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Criminal Justice Policy and Planning



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  • Criminal Justice Policy & Planning
    Criminal Justice Policy & Planning
  • Criminal Justice Policy and Planning
    Criminal Justice Policy and Planning
  • Criminal Justice Policy and Planning, 3rd
    Criminal Justice Policy and Planning, 3rd


Unlike other textbooks on the subject, Criminal Justice Policy and Planning presents a comprehensive and structured account of the process of administering planned change in the criminal justice system. Welsh and Harris detail a simple yet sophisticated seven-stage model, which offers students and practitioners a full account of program and policy development from beginning to end. The authors thoughtfully discuss the steps: analyzing a problem; setting goals and objectives; designing the program or policy; action planning; implementing and monitoring; evaluating outcomes; and reassessing and reviewing. Within these steps, students focus on performing essential procedures, such as conducting a systems analysis, specifying an impact model, identifying target populations, making cost projections, collecting monitoring data, and performing a meta-analysis, In reviewing these steps and procedures, students can develop a full appreciation for the challenges inherent in the process and understand the tools that they require to meet those challenges. To provide for a greater understanding of the material, the text uses a wide array of real-life case studies and examples of programs and policies. Examples include policies such as Restorative Justice, The Second Chance Act, Three Strikes Laws, and the Brady Act, and programs such as drug courts, boot camps, and halfway houses. By examining the successes and failures of these innovations, the authors demonstrate both the ability of rational planning to make successful improvements and the tendency of unplanned change to result in undesirable outcomes. The result is a powerful argument for the use of logic, deliberation and collaboration in criminal justice innovations. Chapters are enhanced with outlines, figures, tables, examples, discussion questions and case studies. Appendix includes a seven-stage checklist for program and policy planning.

Author Biography

Wayne N. Welsh is a professor in the Department of Criminal Justice at Temple University. His research has centered on applications of organizational theory to criminal justice and examinations of organizational change, and theories of violent behavior and intervention/prevention programs. Philip W. Harris is an associate professor in the Department of Criminal Justice at Temple University. His teaching and research have focused primarily on the areas of juvenile justice, juvenile correctional strategies, and organizational and system development.

Table of Contents

Prefacep. ix
Acknowledgmentsp. xi
About the Authorsp. xiii
Introductionp. 1
Analyzing the Problemp. 31
Document the Need for Changep. 31
Describe the History of the Problemp. 36
Examine Potential Causes of the Problemp. 42
Examine Previous Interventionsp. 44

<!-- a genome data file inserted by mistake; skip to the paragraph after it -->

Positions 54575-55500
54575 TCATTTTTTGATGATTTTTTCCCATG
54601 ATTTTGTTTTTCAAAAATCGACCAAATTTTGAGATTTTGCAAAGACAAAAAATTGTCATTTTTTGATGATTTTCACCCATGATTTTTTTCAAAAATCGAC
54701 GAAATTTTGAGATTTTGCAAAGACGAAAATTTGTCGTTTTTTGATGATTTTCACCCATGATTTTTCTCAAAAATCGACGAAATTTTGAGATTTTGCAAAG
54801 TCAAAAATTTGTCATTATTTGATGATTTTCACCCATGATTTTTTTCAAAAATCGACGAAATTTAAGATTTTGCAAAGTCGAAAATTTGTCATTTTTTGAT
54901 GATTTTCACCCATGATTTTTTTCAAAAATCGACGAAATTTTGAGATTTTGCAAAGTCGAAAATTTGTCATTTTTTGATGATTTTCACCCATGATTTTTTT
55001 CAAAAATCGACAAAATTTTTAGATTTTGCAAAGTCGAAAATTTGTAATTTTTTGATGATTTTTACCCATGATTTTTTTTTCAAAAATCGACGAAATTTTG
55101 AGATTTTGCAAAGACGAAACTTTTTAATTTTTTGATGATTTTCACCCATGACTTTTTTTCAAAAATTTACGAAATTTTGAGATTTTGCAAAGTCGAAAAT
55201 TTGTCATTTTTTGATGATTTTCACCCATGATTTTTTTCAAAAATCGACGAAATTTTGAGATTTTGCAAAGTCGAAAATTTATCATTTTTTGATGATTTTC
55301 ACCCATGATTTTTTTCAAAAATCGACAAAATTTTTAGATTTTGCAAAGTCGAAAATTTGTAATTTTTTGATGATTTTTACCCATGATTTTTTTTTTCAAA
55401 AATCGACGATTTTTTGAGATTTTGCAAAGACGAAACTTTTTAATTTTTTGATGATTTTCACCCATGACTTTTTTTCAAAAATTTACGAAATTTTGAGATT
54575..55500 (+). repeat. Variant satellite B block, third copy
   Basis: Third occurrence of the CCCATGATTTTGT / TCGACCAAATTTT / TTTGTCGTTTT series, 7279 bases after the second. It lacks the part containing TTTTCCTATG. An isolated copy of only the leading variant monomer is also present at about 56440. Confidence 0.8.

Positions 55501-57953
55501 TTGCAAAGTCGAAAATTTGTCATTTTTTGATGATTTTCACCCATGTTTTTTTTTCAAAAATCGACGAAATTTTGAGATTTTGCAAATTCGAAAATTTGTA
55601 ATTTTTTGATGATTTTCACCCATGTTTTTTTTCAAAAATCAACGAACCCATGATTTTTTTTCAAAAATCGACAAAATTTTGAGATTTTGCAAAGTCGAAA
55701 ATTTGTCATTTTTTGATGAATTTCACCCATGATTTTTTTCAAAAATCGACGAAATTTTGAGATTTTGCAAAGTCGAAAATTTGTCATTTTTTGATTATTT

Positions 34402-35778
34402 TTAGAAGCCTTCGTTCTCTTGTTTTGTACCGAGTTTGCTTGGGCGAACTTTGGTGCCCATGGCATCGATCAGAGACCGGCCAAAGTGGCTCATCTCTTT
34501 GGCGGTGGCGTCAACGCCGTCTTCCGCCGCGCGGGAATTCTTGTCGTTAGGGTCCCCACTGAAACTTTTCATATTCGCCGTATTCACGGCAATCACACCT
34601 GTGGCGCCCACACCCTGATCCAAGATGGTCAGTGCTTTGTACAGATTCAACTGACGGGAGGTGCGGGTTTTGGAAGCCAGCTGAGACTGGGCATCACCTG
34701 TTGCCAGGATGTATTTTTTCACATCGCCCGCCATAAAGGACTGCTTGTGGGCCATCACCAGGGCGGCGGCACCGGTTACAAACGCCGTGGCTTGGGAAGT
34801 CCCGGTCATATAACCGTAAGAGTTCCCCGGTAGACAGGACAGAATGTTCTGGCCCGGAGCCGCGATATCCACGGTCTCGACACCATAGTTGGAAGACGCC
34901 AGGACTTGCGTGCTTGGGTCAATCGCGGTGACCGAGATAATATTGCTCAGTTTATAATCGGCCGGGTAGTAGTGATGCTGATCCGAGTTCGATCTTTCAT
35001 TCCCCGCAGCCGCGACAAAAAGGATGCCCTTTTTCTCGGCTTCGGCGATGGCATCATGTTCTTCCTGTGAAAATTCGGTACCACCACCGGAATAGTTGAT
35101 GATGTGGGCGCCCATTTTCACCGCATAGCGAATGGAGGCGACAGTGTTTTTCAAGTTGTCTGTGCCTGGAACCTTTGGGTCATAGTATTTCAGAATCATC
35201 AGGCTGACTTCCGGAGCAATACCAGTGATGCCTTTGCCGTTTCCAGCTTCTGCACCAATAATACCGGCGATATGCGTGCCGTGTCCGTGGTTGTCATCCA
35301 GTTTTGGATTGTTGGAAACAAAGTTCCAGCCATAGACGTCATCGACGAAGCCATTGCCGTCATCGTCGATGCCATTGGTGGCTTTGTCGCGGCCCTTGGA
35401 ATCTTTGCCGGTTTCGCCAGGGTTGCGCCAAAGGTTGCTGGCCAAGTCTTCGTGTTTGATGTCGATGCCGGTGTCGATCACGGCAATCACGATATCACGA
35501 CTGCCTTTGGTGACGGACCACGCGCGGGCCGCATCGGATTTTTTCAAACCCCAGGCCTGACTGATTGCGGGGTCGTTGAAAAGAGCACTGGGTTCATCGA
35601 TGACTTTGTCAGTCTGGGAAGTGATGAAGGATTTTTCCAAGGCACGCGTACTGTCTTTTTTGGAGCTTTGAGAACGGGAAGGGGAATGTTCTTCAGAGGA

Identify Relevant Stakeholdersp. 44
Conducting a Systems Analysisp. 46
Identify Barriers to Change and Supports for Changep. 53
Setting Goals and Objectivesp. 77
Identifying Goals and Valuesp. 78
The Goals of Criminal Sanctionsp. 78
Normative Valuesp. 80
Stating Specific Objectives for Each Goalp. 82
Seeking Participation in Goal Settingp. 84
Specifying an Impact Modelp. 85
Identifying Compatible and Incompatible Goals in the Larger Systemp. 87
Identifying Needs and Opportunities for Interagency Collaborationp. 89
The Benefits of Goal Conflictp. 89
Loose Coupling and Criminal Justice Agenciesp. 90
Conclusionp. 92
Designing the Program or Policyp. 103
Choosing an Intervention Approachp. 103
Designing a Programp. 105
Designing a Policyp. 108
Conclusionp. 112
Action Planningp. 123
Identify Resources Needed and Make Cost Projectionsp. 124
Plan to Acquire or Reallocate Resourcesp. 127
Specify Dates by Which Implementation Tasks Will Be Accomplishedp. 128
Develop Mechanisms of Self-Regulationp. 131
Specify a Plan to Build and Maintain Supportp. 132
Conclusionp. 133
Program/Policy Implementation and Monitoringp. 145
Outline the Major Questions for Monitoringp. 148
Instruments to Collect Monitoring Datap. 150
Fiscal Monitoringp. 154
Making Adjustments to the Resource Planp. 156
Designate Responsibility to Collect, Store, and Analyze Datap. 156
Develop Information System Capacitiesp. 157
Develop Mechanisms to Provide Feedback to Stakeholdersp. 158
Conclusionp. 159
Evaluating Outcomesp. 173
The Evidence-Based Paradigmp. 174
Types of Evaluationp. 175
Three Prerequisites for Evaluationp. 178
Evaluability Assessmentp. 179
Logic Modelingp. 179
Implementation Assessmentp. 181
Developing Outcome Measuresp. 181
Identifying Potential Confounding Factorsp. 182
Major Techniques for Minimizing Confounding Effectsp. 184
Specify the Research Designp. 186
Time Series Analysisp. 188
Identify Users and Uses of Evaluation Resultsp. 189
Reassessment and Reviewp. 201
Planning for Failurep. 203
Planning for Successp. 205
Learning and Adaptingp. 206
A Caution about Survivalp. 208
The Tasks of Implementing a New Innovationp. 208
Planning Tasks for an Existing Program or Policyp. 210
Conclusionp. 211
Appendix: A Seven-Stage Checklist for Program/Policy Planning and Analysisp. 217
Indexp. 221
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